"It is my right to return to my wife and family," he said.
The Israeli move drew condemnation from Palestinian political leaders, who denounced Sabah's deportation as "inhumane".
Issa Qaraqi, the minister of prisoner affairs in the government of Palestinian president Mahmoud Abbas, said that Sabah should have been released to the West Bank.
"He has no connection to Gaza, no relatives there, nothing."
He said that the deportation was an example of Israel invoking the controversial new military orders that allow "illegal" residents of the West Bank to be expelled.
But Israeli authorities denied the orders were behind the decision. "The individual's release to the Gaza Strip was done in accordance with the Prison Service's decision and in light of the location of his place of residence, and was not due to a repatriation order issued by any military commander," the Israeli military said in a statement.
Sabah's case follows that of Saber Albayari, who was deported to Gaza after seeking medical treatment in an Israeli hospital on Wednesday.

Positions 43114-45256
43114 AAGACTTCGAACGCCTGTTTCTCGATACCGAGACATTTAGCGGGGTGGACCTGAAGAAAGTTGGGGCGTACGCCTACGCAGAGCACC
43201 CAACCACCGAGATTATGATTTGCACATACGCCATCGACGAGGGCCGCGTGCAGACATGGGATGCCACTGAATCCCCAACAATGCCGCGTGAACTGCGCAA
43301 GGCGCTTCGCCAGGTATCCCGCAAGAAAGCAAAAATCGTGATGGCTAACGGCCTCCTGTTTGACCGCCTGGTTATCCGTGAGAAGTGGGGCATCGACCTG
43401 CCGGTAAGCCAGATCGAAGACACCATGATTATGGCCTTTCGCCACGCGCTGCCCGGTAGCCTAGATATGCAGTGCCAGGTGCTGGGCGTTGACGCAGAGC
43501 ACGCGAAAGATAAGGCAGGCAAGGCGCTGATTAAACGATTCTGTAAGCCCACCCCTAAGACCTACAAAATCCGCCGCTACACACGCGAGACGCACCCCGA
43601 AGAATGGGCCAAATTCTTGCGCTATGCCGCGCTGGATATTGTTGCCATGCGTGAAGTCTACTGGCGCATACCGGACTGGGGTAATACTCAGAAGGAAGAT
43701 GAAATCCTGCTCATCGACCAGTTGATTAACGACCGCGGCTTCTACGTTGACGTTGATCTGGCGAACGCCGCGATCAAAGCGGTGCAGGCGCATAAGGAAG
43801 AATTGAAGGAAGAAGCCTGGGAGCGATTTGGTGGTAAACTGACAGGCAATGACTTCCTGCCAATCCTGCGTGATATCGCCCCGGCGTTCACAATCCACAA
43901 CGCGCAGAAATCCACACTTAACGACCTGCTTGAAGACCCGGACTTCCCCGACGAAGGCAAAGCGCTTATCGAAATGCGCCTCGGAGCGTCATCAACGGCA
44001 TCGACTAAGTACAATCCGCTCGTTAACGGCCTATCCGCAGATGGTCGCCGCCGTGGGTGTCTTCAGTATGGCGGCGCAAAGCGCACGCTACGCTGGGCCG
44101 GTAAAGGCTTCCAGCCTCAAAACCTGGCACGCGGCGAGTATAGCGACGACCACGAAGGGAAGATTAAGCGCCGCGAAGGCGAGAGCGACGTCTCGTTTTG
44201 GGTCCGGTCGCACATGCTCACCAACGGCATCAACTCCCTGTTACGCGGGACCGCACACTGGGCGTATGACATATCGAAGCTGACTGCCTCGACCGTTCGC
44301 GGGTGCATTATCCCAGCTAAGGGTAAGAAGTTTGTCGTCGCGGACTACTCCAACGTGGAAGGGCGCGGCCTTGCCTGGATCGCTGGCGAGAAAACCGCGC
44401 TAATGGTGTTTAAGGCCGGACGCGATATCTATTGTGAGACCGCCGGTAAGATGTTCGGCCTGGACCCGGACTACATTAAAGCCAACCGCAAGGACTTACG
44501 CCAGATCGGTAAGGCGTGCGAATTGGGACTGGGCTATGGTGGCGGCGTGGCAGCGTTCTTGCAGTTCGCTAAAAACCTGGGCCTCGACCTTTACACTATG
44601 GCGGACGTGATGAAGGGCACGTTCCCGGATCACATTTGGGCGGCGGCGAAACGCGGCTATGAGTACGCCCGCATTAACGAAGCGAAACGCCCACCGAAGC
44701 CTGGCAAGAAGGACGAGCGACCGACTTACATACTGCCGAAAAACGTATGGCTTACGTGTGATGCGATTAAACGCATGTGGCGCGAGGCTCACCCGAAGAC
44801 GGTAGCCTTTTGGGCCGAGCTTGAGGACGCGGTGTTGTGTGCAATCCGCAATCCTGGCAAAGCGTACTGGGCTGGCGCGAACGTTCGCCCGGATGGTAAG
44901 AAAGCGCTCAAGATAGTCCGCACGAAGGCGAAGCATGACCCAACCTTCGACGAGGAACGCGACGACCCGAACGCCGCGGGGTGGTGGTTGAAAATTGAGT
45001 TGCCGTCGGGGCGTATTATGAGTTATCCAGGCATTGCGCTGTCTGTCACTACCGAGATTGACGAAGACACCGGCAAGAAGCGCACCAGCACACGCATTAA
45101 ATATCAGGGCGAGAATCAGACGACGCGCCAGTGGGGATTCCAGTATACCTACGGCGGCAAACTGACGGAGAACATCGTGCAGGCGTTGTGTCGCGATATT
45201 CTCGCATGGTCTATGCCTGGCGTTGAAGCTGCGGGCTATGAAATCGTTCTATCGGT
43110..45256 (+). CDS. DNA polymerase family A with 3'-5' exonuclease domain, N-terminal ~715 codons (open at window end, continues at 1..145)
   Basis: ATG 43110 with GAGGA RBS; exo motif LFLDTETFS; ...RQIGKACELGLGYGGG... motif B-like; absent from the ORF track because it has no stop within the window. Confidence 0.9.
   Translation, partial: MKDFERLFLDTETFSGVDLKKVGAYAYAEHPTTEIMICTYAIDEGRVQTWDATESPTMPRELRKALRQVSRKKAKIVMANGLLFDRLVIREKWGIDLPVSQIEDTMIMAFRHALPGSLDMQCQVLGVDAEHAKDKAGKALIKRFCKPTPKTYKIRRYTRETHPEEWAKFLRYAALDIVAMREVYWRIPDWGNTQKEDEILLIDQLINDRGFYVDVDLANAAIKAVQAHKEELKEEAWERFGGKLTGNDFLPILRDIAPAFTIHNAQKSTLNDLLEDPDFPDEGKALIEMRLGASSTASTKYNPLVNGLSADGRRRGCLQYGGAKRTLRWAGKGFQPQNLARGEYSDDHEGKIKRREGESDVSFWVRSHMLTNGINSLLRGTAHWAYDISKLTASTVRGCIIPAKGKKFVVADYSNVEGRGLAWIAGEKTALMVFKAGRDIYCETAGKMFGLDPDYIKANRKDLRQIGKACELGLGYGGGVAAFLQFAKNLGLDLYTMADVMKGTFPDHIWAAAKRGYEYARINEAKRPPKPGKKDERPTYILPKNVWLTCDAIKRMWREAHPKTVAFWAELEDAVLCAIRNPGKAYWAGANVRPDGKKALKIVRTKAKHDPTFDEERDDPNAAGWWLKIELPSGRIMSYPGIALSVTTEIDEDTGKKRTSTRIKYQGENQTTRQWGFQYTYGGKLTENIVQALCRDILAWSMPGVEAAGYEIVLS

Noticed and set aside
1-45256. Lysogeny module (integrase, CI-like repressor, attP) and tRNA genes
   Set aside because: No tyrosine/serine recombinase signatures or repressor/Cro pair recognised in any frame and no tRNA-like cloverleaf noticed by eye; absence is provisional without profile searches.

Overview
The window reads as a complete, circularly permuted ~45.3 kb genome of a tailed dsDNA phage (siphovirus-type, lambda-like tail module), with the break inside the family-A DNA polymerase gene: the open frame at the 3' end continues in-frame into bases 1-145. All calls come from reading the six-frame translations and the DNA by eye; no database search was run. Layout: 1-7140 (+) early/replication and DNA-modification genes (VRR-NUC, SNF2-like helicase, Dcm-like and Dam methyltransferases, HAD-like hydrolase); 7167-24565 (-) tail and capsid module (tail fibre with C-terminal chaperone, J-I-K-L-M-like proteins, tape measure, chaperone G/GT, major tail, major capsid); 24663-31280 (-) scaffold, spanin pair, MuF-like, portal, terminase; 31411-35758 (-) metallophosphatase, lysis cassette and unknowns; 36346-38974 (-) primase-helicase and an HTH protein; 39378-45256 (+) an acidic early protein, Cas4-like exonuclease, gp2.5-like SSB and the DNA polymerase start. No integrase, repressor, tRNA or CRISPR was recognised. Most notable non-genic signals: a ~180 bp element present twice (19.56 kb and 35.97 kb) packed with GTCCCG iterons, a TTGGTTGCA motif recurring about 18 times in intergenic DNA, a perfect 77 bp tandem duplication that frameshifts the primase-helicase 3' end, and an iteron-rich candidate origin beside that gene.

Albayari had been living in Israel for the past 15 years, but was returned to Gaza when Israeli authorities discovered that he had been born there.
Some fear that the expulsions could be the first in a wave of deportations of Palestinians from Israel and the West Bank.
Up to 70,000 Palestinians could be at risk of deportation under the military order, which has been roundly condemned by Arab politicians.
Last week President Abbas vowed to confront the order. "Israel has no right to deport any Palestinian, and the Palestinian Authority will not allow it and will confront it with various means."
Al Jazeera's Jackie Rowland, reporting from Jerusalem, said that the individual stories put a human face on what is a deliberate strategy by Israel to treat the West Bank and Gaza differently.
"It fits into a pattern of Israel's strategy to treat Gaza and the West Bank as separate geopoliticial entities," she said.